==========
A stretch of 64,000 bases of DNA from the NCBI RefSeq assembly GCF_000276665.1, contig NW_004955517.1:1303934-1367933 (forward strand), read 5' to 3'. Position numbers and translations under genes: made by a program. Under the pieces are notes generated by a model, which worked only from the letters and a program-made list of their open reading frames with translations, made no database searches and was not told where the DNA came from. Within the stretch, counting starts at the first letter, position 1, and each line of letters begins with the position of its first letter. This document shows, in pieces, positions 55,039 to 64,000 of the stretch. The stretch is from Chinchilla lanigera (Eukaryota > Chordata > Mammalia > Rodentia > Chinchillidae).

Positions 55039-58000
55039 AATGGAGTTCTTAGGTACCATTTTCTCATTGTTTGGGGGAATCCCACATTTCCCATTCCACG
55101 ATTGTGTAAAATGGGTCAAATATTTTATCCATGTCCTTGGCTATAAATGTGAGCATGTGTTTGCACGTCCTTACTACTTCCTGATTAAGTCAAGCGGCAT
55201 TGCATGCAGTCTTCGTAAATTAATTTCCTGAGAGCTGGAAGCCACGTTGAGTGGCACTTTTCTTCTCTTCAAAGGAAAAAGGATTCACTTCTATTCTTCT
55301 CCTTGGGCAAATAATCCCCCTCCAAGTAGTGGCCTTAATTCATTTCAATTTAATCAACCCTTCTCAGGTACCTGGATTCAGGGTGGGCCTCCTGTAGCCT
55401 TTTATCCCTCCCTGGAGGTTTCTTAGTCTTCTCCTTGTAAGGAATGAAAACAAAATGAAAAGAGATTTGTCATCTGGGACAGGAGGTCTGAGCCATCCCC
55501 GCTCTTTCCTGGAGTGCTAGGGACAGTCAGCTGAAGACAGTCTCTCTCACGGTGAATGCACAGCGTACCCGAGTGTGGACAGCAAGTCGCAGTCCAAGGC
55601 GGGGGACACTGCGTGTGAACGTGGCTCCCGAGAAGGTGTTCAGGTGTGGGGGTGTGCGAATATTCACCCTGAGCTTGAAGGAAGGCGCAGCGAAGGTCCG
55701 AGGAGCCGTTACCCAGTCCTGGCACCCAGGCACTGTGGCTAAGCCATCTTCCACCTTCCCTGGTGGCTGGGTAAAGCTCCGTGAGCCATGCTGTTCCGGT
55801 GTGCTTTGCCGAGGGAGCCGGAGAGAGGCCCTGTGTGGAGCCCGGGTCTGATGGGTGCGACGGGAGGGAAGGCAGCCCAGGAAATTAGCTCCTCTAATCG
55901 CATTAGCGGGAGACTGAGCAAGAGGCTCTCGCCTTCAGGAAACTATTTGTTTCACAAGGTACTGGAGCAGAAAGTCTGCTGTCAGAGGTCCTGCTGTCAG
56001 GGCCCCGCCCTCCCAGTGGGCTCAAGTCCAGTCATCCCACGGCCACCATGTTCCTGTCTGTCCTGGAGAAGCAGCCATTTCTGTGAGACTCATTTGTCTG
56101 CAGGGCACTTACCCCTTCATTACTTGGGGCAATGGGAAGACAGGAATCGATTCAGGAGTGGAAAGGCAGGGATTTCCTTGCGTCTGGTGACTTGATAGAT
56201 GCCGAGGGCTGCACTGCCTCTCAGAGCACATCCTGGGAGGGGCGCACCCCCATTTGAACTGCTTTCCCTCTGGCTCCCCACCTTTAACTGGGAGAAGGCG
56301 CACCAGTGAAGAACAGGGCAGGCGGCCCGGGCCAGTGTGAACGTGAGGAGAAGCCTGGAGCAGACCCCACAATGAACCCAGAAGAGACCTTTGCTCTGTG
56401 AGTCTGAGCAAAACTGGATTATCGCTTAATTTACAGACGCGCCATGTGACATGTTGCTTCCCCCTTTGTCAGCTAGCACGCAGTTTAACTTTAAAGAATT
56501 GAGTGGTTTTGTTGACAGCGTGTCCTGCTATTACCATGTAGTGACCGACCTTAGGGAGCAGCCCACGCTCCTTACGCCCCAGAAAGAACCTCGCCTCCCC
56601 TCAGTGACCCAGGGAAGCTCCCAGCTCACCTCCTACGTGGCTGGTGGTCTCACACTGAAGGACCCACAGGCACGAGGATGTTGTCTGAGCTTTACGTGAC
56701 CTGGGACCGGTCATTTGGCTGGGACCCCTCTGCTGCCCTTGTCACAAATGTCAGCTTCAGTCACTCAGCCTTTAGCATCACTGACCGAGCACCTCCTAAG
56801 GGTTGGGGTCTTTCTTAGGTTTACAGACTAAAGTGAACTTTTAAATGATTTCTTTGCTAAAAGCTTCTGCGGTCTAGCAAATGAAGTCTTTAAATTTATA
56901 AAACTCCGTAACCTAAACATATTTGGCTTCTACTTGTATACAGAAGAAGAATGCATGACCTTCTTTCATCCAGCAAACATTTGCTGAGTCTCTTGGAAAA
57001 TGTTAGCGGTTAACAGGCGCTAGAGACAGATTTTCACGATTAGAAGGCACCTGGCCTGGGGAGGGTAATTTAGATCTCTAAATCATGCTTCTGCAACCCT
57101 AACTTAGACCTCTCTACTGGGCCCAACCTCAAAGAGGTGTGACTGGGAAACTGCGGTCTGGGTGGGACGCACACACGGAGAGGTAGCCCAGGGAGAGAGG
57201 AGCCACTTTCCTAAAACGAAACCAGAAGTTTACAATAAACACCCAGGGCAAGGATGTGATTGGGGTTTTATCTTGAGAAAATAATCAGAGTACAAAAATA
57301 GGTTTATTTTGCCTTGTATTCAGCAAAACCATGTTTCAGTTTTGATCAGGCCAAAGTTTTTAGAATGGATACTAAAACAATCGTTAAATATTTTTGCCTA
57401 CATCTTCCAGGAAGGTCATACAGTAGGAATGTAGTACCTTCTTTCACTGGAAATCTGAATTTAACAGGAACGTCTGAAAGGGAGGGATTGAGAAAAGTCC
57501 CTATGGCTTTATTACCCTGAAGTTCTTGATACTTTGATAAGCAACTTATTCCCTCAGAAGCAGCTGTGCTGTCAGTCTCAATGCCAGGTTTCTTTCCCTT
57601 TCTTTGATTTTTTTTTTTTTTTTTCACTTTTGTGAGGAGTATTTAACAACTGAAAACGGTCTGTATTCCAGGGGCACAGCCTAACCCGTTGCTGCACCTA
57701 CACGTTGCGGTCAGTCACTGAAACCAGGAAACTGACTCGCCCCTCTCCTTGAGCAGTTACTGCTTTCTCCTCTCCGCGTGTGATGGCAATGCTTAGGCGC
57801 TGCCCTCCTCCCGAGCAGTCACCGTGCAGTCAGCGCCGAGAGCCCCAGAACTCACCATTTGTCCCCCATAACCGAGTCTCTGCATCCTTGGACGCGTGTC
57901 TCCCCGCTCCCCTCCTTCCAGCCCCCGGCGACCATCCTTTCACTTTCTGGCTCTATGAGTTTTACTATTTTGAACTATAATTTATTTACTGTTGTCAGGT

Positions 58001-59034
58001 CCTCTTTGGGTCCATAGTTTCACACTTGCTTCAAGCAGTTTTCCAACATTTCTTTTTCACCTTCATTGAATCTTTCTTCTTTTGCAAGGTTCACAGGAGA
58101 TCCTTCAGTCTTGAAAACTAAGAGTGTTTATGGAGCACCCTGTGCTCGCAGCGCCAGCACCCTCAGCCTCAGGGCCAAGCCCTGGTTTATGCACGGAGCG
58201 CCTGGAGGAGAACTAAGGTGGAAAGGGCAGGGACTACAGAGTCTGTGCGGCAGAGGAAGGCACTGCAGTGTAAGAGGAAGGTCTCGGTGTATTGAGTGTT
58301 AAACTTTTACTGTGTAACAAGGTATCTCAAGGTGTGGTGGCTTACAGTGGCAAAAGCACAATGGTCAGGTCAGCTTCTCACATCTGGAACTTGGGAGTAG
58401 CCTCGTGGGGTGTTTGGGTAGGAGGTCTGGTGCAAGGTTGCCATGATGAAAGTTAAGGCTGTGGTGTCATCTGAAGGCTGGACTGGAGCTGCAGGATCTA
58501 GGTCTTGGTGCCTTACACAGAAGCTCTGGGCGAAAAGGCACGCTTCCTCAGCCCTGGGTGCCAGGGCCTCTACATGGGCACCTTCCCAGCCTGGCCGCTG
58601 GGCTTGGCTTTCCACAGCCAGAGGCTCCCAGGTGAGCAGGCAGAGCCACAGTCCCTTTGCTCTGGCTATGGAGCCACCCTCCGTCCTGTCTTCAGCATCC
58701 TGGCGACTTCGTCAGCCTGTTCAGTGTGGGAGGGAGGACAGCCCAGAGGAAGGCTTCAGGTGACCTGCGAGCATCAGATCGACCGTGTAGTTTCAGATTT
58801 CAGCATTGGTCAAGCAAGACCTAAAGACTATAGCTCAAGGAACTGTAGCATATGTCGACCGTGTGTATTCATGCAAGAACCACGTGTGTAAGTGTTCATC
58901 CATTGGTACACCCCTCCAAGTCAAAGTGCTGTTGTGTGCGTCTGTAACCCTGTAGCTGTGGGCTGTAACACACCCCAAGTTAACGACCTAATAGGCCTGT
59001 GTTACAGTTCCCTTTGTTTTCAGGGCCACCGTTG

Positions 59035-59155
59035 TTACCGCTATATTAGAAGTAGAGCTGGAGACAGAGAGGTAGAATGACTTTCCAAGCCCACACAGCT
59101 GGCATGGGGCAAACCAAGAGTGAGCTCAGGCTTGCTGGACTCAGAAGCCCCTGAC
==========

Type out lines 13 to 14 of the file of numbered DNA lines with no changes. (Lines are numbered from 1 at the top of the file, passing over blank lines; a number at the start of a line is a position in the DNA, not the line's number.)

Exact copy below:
56001 GGCCCCGCCCTCCCAGTGGGCTCAAGTCCAGTCATCCCACGGCCACCATGTTCCTGTCTGTCCTGGAGAAGCAGCCATTTCTGTGAGACTCATTTGTCTG
56101 CAGGGCACTTACCCCTTCATTACTTGGGGCAATGGGAAGACAGGAATCGATTCAGGAGTGGAAAGGCAGGGATTTCCTTGCGTCTGGTGACTTGATAGAT